The mobilized shear strength, which is the amount of shear strength that is actually used to resist sliding, is always less than or equal to the peak shear strength. This means that there is always a factor of safety built into the design of a stable slope. The developed or mobilized shear strength that is needed for slope stability is represented by cm and 𝜙m. Therefore, cm ≤ c and 𝜙m ≤ 𝜙.
At equilibrium, the developed or mobilized shear stress can be expressed as:
𝜏m = cm + 𝜎 tan 𝜙m
At the critical condition, the entire shear strength is needed for equilibrium. So, cm = c, and 𝜙m = 𝜙. Therefore, the minimum value for both FSc and FS𝜙 is 1.0.
If: FSc = FS𝜙 = a (constant)
Then: c = a⋅cm, and tan 𝜙 = a⋅tan𝜙m
FS =𝜏f/𝜏m = (c + 𝜎 tan 𝜙)/(cm + 𝜎 tan 𝜙m) = a
So ∶ FS = FSc = FS𝜙
Methods of Analysis of Slope Stability
Different methods can be used in the analysis of stability of slopes. The methods can be generalised as;
- Mass methods
- Methods of slices
- Finite element methods
In the mass methods, the sliding soil mass is analyzed as one entity. The mass methods are applicable only to homogeneous slopes and can be employed in the analysis of finite and infinite slopes. In the analysis of finite slope, Culmann’s method is normally used for planar failure surfaces, while Taylor’s chart and Michalowski’s chart are used for curved failure surfaces.
In the methods of slices, the sliding soil mass is divided into numerous slices and the stability of each slice is analyzed. Then all the slices are combined to derive the factor of safety of the slope for the assumed failure surface. To obtain the true factor of safety of the slope, numerous trial surfaces are analyzed that provide the minimum factor of safety. The methods are applicable to homogeneous or heterogeneous slopes.
The popular methods in this category are the ordinary method of slices (Fellenius method of slices), Bishop-simplified method of slices, Bishop and Morgensten method, Spencer method with consideration of pore water pressure, Morgenstern charts for rapid drawdown, etc.
The finite element method involves modelling the soil using finite elements and simulating the failure of the slope. Computer packages such as Plaxis are capable of such models.
Method of Slices
The method of slices is a numerical procedure that has been developed to handle stability analysis of slopes where conditions are nonhomogeneous within the soil mass making it impossible to deduce closed-form solutions. Some of the non-homogeneous conditions commonly encountered are irregularity of failure planes, variable soil properties, significant variation in the distribution of pore pressure along the failure plane, irregular slope geometry, etc.
The analysis requires the selection of a trial failure plane and discretization of the resulting failure wedge into a convenient number of slices as shown in Figure 3.
The analyst is required to devise the slicing in a manner that can incorporate any nonhomogeneity within the slope so that each resulting slice would be a homogeneous entity. Then, the stability of each slice can be analyzed separately using the limit equilibrium method and principles of statics. The static analysis of the slices can be obtained in most geotechnical engineering textbooks.
Assumptions of the Method of Slices
The method of slices makes several simplifying assumptions to facilitate analysis:
- The slope is divided into vertical slices of uniform or variable thickness.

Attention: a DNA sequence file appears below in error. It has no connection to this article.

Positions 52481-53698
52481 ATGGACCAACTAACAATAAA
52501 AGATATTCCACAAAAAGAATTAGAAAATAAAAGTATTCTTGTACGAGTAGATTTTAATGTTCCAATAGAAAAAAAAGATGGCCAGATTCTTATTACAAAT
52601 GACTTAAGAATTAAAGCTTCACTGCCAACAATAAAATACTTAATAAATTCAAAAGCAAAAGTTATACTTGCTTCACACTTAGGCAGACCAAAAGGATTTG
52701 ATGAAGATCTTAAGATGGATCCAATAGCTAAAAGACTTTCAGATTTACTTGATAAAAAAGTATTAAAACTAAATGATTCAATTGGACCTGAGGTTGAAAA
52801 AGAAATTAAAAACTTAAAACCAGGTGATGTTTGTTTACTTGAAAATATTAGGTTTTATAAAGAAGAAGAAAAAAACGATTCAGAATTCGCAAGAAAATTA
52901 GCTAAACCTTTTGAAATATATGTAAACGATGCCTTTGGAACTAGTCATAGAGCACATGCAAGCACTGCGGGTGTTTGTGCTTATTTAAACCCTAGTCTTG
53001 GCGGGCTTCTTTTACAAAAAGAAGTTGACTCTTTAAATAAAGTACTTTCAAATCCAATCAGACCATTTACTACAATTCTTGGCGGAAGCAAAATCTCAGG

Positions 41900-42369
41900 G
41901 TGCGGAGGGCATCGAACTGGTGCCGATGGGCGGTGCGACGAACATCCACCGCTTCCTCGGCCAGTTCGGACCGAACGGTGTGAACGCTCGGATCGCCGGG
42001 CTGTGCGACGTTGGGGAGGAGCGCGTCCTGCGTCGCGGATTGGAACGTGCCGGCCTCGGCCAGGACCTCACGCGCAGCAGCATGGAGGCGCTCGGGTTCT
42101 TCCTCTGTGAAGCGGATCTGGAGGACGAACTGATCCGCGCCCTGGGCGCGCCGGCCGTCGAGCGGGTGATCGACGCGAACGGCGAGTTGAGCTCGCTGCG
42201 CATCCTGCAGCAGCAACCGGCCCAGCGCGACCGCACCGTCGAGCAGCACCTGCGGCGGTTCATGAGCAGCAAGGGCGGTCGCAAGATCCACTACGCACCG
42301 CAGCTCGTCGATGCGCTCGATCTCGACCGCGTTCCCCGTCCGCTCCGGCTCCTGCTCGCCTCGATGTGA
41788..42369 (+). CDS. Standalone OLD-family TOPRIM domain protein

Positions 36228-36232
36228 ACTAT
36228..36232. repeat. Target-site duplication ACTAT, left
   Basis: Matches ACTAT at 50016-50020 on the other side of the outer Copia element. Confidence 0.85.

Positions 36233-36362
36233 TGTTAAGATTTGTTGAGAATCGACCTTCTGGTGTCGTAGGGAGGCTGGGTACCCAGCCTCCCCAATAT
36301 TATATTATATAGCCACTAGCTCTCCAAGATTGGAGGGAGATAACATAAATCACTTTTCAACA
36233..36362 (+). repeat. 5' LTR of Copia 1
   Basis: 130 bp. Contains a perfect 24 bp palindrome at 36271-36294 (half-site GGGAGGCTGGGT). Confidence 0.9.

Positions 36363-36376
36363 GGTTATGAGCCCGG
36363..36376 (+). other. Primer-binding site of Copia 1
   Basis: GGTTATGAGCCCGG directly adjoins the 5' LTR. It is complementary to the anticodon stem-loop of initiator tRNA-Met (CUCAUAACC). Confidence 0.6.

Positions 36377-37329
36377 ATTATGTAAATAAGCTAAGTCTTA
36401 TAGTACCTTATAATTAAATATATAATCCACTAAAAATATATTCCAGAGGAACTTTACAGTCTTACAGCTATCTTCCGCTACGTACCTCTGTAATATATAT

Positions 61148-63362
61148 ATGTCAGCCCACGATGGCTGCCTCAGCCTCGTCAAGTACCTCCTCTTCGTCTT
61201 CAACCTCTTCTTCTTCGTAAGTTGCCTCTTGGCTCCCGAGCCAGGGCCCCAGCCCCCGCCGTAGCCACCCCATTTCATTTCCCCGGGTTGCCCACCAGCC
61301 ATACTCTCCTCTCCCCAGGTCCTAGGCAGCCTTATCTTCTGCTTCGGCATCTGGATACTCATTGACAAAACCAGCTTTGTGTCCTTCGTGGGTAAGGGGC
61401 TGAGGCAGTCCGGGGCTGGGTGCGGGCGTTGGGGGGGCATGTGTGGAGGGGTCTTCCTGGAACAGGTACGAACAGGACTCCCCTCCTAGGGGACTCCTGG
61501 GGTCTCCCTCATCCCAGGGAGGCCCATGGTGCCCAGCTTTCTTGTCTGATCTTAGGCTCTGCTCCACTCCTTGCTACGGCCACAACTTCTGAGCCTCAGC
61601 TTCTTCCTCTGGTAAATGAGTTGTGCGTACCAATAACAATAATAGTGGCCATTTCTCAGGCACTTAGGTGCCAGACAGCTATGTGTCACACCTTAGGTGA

- The failure surface is assumed to be planar or circular for simplicity.
- The soil within each slice is assumed to be homogeneous and isotropic.
- The normal and shear stresses at the base of each slice are assumed to be uniformly distributed.
- Interslice normal and shear forces are neglected or assumed to be constant.
The factor of safety of the slope on any assumed circular slip surface using the method of slices is:
The ordinary method of slices assumes that the interslice forces on both sides of each slice cancel one another. Therefore, the factor of safety derived from this method is overconservative and is lower than other methods of slices.
Calculated the factor of safety of the earth slope shown in Figure 4 using the ordinary method of slices. Assume the failure circle shown in Figure 5.
The selected failure surface and the number of slices are shown in Figure 5.
The solution can be presented in the tabular form shown below;
|Slice No ||Area (m2) ||Slice Weight (kN/m) ||α (degrees) ||b (m) ||cos α ||sin α ||b/cos α (m) ||Wsin α (kN/m) ||Wcos α (kN/m) |
The factor of safety can then be calculated thus;
FS = (c∑col + ∑coltan𝜙)/∑col
FS = (21 × 35.848 + 2163.786 tan 25)/1488.01 = 1761.794/1488.01 = 1.18
Slope stability analysis is a crucial aspect of geotechnical engineering, ensuring the stability of natural slopes, embankments, and excavations. It evaluates the likelihood of a slope failure, which can have catastrophic consequences for infrastructure, property, and human safety.
The most common approach to slope stability analysis is the limit equilibrium method, which assumes that the slope is either in a state of equilibrium or on the verge of failure. It involves calculating the driving forces that cause the slope to slide (e.g., gravitational forces) and the resisting forces that prevent sliding (e.g., shear strength of the soil).
The method of slices is a widely used limit equilibrium technique for analyzing slope stability. It involves dividing the slope mass into a series of vertical slices and analyzing the forces acting on each slice. The forces acting on each slice include its weight, the normal and shear forces at its base and sides, and any external forces such as water pressure.